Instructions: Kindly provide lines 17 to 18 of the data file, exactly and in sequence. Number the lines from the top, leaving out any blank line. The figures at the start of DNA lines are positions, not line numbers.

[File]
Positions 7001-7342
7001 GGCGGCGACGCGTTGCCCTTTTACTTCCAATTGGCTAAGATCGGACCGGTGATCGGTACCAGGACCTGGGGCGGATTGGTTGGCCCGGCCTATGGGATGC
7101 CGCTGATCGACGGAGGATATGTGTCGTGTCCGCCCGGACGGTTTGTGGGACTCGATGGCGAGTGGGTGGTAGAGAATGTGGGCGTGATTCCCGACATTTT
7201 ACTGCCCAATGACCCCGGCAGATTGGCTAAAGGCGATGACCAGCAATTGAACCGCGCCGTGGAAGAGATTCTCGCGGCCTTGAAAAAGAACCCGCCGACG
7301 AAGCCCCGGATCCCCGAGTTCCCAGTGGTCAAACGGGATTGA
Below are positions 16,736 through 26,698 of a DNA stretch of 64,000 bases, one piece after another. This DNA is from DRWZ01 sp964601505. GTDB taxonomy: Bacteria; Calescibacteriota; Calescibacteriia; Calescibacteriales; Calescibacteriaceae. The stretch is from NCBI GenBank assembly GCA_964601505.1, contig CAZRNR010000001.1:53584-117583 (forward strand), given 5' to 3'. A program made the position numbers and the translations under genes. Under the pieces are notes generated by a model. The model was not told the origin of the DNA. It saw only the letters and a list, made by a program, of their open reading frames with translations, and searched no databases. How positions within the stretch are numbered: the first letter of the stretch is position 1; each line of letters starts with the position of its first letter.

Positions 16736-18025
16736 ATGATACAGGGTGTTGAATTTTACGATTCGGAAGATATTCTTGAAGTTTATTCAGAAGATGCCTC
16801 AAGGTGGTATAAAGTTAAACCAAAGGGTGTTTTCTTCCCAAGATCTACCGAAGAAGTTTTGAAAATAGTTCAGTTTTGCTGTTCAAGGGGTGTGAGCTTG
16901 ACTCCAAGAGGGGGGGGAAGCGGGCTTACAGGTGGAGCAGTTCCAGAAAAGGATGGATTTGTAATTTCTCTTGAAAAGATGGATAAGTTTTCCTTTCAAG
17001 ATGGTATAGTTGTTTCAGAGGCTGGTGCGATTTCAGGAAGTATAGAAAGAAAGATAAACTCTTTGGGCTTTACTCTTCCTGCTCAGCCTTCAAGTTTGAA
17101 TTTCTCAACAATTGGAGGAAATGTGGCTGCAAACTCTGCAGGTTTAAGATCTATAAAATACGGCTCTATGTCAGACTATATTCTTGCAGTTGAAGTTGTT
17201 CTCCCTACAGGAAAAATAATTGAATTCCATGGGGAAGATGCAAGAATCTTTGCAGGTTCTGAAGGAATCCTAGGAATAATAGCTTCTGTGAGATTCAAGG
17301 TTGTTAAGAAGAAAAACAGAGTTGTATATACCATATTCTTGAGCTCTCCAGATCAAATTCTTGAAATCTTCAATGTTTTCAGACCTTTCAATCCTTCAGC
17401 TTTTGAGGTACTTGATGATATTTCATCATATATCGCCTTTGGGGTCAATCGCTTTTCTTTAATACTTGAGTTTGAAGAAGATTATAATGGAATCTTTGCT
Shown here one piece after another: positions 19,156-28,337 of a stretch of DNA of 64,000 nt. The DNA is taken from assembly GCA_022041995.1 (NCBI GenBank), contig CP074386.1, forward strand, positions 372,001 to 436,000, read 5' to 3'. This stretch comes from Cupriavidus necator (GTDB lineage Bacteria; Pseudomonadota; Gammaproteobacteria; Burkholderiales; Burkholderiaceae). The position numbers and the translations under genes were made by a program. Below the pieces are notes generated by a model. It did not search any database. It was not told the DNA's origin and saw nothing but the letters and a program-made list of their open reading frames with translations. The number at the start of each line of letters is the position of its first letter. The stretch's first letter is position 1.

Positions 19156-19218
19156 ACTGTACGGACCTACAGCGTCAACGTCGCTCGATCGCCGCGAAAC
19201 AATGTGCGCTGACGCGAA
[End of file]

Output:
Positions 19156-19218
19156 ACTGTACGGACCTACAGCGTCAACGTCGCTCGATCGCCGCGAAAC